Author, poet and human rights activist Alice Walker has declined an offer to publish her Pulitzer Prize–winning novel The Color Purple in Israel because the country is “an Apartheid state,” she said.
In a June 9 letter to Yediot Books, Walker thanked the publisher for wanting to issue her novel but said she would wait for “a just future.” Walker said that last fall the Russell Tribunal on Palestine in South Africa, on which she served as a jurist, “met and determined that Israel is guilty of apartheid and persecution of the Palestinian people, both inside Israel and also in the Occupied Territories. The testimony we heard, both from Israelis and Palestinians … was devastating. I grew up under American apartheid, and this was far worse. Indeed, many South Africans who attended, including Desmond Tutu, felt the Israeli version of these crimes is worse even than what they suffered under the white supremacist regimes that dominated South Africa for so long.”
The Israeli website Haaretz reported on June 19 that Walker “refused to authorize a Hebrew translation of her prize-winning work,” although her letter to Yediot makes no mention of Hebrew or a translation. “It was not clear when Yediot Books, an imprint of the daily Yediot Achronot newspaper, made the request, or whether Walker could in fact stop translation of the book,” Haaretz said. The website reported that “at least” one Hebrew version of the book had appeared in the 1980s.
Walker, who was a passenger on the U.S. Board to Gaza last summer, has long fought racism wherever she has found it. She has worked with the Native American struggle in the U.S. for a long time and counts Dennis Banks and John Trudell among her friends in Indian country. She also counts American Indian roots in her heritage.
“My own ancestry is part Cherokee, and it’s very natural to feel close to the Indigenous Peoples of the United States, as they were the ones who cared about the land in ways that the dominating culture never did and probably never will,” Walker told Indian Country Today Media Network.
Walker also appeared on Democracy Now on March 30 speaking about racism and the death of Treyvon Martin.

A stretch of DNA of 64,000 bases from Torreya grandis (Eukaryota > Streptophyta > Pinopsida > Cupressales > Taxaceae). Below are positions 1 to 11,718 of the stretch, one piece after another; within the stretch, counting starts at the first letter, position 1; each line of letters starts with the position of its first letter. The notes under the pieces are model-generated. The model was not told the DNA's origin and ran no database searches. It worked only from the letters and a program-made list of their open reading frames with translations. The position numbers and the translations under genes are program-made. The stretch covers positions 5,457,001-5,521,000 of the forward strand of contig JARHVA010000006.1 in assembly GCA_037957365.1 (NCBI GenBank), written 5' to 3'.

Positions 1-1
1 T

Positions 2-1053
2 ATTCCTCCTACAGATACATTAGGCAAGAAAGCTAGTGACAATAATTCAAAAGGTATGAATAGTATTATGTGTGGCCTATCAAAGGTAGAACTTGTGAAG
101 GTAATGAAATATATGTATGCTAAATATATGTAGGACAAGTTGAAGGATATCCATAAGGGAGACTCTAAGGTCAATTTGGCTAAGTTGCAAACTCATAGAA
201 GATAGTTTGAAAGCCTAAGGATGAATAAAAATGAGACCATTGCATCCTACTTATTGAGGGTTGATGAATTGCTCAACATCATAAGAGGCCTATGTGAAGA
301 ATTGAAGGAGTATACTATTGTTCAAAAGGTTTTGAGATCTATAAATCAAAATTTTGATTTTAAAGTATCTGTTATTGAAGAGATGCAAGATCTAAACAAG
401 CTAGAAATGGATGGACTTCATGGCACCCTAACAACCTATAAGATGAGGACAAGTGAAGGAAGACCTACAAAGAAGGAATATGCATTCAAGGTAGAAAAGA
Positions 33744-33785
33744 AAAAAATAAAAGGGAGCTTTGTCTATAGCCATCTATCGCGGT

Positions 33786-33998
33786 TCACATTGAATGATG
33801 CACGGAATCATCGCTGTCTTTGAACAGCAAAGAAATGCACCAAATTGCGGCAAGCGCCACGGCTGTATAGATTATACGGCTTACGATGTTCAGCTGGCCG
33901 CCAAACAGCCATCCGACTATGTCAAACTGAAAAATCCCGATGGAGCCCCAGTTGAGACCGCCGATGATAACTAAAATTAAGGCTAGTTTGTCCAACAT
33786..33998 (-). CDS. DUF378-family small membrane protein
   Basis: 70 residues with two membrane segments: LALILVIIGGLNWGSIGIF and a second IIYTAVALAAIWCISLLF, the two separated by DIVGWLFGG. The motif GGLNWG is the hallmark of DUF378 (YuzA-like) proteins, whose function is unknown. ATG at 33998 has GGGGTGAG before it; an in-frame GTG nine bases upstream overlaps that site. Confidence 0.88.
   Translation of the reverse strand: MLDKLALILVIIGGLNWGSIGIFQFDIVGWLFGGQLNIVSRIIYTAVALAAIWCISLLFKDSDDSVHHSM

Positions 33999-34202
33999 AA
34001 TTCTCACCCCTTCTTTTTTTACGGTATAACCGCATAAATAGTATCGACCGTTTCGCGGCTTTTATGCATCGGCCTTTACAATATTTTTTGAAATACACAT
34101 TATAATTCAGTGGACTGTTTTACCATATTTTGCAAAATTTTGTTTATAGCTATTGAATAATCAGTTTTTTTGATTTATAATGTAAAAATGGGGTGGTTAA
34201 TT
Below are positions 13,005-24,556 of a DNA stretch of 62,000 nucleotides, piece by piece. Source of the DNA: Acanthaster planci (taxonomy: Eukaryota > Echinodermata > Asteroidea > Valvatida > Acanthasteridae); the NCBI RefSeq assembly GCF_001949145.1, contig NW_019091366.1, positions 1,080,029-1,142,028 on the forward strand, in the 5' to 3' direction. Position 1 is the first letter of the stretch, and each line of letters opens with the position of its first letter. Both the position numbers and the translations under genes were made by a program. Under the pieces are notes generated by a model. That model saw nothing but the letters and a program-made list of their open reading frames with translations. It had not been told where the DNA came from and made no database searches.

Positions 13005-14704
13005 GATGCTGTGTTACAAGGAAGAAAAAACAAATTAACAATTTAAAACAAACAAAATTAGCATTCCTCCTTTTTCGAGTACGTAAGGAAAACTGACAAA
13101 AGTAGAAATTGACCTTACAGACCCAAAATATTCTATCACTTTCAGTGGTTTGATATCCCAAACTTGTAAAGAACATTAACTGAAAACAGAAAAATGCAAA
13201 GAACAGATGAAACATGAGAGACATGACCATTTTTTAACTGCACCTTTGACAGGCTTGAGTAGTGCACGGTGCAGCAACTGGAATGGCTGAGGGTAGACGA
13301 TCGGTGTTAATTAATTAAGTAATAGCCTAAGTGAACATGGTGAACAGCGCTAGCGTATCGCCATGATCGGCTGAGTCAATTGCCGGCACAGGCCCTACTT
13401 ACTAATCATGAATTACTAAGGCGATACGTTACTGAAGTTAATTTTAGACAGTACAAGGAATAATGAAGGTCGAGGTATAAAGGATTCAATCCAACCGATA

“We are a very sick country, and our racism is a manifestation of our illness and the ways we don’t delve into our own wrecks,” Walker said. “As a country we have never looked to see where we went off the trail…. I feel so much for this young man because he was beautiful and he was ours. And I don’t just mean black people, but all of ours. These children are our future, and they have to be protected.”
In her letter to Yediot Books, which was posted on the Palestinian Campaign for the Academic & Cultural Boycott of Israel (PACBI), Walker said she hopes the nonviolent Boycott, Divestment and Sanctions (BDS) movement, “of which I am part, will have enough of an impact on Israeli civilian society to change the situation.”
She offered the film version of The Color Purple as an example of “engagement in the worldwide effort to rid humanity of its self-destructive habit of dehumanizing whole populations.”
When the film came out in 1985, director Steven Spielberg was faced with the decision of whether it should be offered to the South African public.
“I lobbied against this idea because, as with Israel today, there was a civil society movement of BDS aimed at changing South Africa’s apartheid policies and, in fact, transforming the government,” Walker wrote, adding that they decided not to distribute the film in South Africa until the apartheid regime was dismantled and Nelson Mandela became the first “president of color” in that country. “Only then did we send our beautiful movie! And to this day, when I am in South Africa, I can hold my head high, and nothing obstructs the love that flows between me and the people of that country.”
Walker said in her letter that she would like her books to be read by Israelis—“especially by the young, and by the brave Israeli activists [Jewish and Palestinian] for justice and peace I have had the joy of working beside”—and hopes that one day soon this will happen.
“But now is not the time. We must continue to work on the issue, and to wait,” she wrote, signing off that she has “faith that a just future can be fashioned from small acts.”